But it hasn’t just been hold over players that have increased their play, the talent level of the team has been increased. This is where we give full credit to GM Alex Anthopoulos. After Acuna went down right before the break and with the team playing so poorly, he had every reason to pack it in and get ready for 2022. In fact, there were plenty of people contemplating whether or not he should sell. Trade off Charlie Morton and some of the relievers to retool for next year.
Anthopoulos had none of that. Right after the injury, he immediately traded for OF Joc Pederson during the All-Star break. This helped stop the bleeding and at the very least, the Braves now had a respectable RF and leadoff guy in the wake of losing Acuna.
But Anthopoulos wasn’t done. On deadline day, the Braves GM swung three separate deals, bringing back OF Adam Duvall from Miami, OF Jorge Soler from Kansas City, and high leverage reliver Richard Rodriguez from Pittsburgh. The Braves had been playing almost exclusively back-up players and bench types in their outfield, not only because of the Acuña injury, but also after Christian Pache showed he wasn’t ready for the majors and Marcell Ozuna’s domestic violence arrest. In just a couple of weeks, Anthopoulos completely remade the outfield and consequently, the lineup by adding three legitimate bats. Since joining the team, Soler has 121 wRC+, Pederson a 116 wRC+ and Duvall a 92 wRC+ with strong outfield defense. For the bullpen, Rodriguez has been as advertised. He’s pitched 9 innings with Atlanta, has yet to give up a run, while supporting a 2.95 FIP. He and Matzek together have given manager Brian Snitker a RH and LH high leverage reliver to be utilized whenever the game situation calls for it and not just the 8th or 9th inning.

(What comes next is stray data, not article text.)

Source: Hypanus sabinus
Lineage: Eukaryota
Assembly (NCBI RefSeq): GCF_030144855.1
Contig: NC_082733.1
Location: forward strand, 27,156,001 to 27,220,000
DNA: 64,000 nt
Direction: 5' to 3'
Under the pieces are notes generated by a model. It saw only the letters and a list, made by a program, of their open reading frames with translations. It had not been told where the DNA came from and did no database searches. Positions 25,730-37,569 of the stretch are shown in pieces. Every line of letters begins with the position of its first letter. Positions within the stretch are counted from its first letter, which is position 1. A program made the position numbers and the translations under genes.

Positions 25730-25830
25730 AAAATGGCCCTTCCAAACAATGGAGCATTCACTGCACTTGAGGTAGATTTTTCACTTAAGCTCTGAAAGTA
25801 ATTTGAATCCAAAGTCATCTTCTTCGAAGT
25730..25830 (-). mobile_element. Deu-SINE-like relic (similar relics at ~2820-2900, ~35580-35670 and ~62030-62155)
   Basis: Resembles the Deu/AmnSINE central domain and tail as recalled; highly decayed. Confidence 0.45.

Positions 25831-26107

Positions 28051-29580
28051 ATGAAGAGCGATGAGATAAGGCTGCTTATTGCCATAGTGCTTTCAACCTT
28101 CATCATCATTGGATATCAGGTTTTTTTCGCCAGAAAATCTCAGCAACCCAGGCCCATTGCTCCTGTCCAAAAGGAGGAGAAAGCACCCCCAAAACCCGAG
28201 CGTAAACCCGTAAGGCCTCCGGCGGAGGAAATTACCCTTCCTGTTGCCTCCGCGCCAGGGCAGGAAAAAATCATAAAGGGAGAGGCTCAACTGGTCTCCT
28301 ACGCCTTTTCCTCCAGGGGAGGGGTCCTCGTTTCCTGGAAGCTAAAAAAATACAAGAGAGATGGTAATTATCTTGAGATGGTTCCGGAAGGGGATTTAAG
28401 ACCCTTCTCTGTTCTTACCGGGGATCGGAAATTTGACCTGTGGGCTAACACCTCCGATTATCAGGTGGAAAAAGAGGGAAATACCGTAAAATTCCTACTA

I’m not sure enough credit can be given to Anthopoulos. He completely changed the makeup of this team in a matter of weeks and did so without giving up any major pieces or prospects for the future.
There’s no way to replace a Ronald Acuña Jr on your team when he goes down. But playing in a weak division, having most of your team step up their performance, and having your GM go out and add the necessary talent is about as close as you can come. Combine all that with a friendly schedule and getting some injured guys like Travis d’Arnaud back, and it starts to become clear how the Braves have done what they’ve done the last six weeks.
The caveat to all this of course, is it’s only August 18th. They don’t hand out banners or trophies for what you’ve accomplished on August 18th. The Braves still have to finish this thing out. But give the entire organization credit. Acuña laying there in the outfield holding his knee on July 10th should’ve been the end of their season. No one would’ve blamed them if it was. But collectively, the decided that wasn’t going to be the case. And they’ve been one of the best teams in baseball since.